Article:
As well as being regulated by the FCA, all of the major companies in the UK selling car finance or managing vehicle leases are members of the Finance and Leasing Association (FLA) and/or the British Vehicle Rental & Leasing Association (BVRLA). These organisations both have codes of conduct that relate to how their members should treat customers in times of hardship. For example, here is the FLA’s lending code.

In summary, your debt is unlikely to simply go away but the finance company is obliged to offer you some solutions to help reduce your burden. You are also able to propose solutions to the lender.

The type of assistance that the finance or leasing company is likely to offer or accept may include:

  • a payment holiday to temporarily pause your loan, usually for a period of three months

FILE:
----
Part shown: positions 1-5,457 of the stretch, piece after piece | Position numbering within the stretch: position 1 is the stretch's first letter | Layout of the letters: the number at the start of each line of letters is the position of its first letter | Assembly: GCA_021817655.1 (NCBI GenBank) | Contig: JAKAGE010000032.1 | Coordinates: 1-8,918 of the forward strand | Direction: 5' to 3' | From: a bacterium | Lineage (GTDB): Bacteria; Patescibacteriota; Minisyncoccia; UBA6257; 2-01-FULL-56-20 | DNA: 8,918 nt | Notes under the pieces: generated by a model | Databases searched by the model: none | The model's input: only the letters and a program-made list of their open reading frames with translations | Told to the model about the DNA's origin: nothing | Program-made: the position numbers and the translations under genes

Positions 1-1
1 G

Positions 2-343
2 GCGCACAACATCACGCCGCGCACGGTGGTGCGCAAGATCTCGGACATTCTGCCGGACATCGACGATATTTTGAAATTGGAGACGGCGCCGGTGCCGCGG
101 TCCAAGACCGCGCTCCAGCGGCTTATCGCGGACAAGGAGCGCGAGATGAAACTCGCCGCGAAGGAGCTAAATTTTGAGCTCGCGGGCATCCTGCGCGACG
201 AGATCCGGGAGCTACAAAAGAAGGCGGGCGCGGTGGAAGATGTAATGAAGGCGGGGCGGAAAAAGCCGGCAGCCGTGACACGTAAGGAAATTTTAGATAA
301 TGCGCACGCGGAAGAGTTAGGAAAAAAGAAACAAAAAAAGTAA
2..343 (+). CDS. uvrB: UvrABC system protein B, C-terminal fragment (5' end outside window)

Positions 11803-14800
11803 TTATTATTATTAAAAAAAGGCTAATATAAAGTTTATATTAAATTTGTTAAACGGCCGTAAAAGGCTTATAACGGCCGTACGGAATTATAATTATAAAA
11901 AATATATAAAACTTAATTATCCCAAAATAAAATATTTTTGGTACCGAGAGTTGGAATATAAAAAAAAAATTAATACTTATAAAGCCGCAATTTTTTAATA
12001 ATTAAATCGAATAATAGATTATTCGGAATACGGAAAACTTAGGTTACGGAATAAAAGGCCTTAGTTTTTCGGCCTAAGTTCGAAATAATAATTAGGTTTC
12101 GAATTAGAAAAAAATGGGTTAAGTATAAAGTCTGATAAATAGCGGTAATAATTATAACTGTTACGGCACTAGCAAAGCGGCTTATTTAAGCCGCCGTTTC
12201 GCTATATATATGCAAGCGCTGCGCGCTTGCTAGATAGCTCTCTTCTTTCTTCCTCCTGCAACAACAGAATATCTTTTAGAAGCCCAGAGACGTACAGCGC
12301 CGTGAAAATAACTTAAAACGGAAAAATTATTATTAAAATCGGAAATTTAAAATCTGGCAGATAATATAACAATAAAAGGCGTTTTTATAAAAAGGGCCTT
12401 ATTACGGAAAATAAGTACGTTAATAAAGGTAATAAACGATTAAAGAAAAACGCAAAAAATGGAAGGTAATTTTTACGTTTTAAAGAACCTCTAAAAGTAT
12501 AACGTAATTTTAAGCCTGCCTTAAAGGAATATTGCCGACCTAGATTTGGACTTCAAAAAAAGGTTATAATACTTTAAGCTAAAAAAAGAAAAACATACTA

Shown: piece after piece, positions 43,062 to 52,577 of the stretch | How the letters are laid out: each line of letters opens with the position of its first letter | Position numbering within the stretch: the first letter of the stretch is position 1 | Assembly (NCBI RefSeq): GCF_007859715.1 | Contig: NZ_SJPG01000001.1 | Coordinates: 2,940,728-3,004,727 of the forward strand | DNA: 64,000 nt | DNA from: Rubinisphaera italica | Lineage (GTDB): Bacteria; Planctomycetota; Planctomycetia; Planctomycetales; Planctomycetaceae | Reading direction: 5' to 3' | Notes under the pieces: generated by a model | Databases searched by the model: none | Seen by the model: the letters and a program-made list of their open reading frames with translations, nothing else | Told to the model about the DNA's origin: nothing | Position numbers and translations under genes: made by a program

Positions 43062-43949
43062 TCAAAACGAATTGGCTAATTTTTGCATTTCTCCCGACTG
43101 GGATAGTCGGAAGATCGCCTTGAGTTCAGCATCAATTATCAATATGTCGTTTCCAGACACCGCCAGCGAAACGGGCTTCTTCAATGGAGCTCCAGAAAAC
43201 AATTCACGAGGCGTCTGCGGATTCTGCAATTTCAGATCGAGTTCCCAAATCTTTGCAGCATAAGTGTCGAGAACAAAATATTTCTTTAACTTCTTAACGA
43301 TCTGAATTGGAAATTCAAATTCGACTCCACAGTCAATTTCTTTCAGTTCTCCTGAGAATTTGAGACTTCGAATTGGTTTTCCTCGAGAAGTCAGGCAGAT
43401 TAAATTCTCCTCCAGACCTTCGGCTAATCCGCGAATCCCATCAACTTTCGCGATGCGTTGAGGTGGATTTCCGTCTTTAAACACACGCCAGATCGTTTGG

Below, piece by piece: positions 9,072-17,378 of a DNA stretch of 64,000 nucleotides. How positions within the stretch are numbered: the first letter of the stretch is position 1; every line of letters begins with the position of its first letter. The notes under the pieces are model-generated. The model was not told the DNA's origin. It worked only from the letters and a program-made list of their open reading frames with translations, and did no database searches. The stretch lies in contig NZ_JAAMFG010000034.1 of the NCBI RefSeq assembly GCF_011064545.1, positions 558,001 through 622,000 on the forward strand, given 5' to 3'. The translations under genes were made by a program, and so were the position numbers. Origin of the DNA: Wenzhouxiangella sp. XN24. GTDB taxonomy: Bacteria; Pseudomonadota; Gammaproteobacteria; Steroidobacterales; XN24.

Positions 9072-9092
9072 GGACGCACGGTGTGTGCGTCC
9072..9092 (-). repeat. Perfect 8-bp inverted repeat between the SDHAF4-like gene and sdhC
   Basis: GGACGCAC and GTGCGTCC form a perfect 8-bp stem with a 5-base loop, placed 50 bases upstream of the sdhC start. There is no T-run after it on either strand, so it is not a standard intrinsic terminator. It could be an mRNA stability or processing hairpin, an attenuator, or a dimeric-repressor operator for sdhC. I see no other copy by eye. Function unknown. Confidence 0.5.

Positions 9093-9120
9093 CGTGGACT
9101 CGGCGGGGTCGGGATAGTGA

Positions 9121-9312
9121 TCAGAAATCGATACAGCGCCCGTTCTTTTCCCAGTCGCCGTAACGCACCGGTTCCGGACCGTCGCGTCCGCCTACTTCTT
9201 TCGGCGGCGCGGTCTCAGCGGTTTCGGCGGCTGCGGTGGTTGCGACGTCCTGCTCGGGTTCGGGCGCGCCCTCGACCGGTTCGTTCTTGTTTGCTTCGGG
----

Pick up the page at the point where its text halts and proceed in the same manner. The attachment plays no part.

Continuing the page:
• reducing or waiving interest and fees on the loan to reduce your monthly payments
  • restructuring the loan to help reduce payments (usually by extending the loan period by several months)
  • accepting a reduced settlement figure to repay the loan early
  • allowing you to sell the car to pay off your loan (if the car’s value is likely to cover the debt)

As you can see, none of the above suggestions allow you to simply exit the contract and walk away with nothing more to pay.

Relief now may cost you later

It’s important to note that although some of the above offers may sound helpful, they may also be adding cost to your loan in the longer term.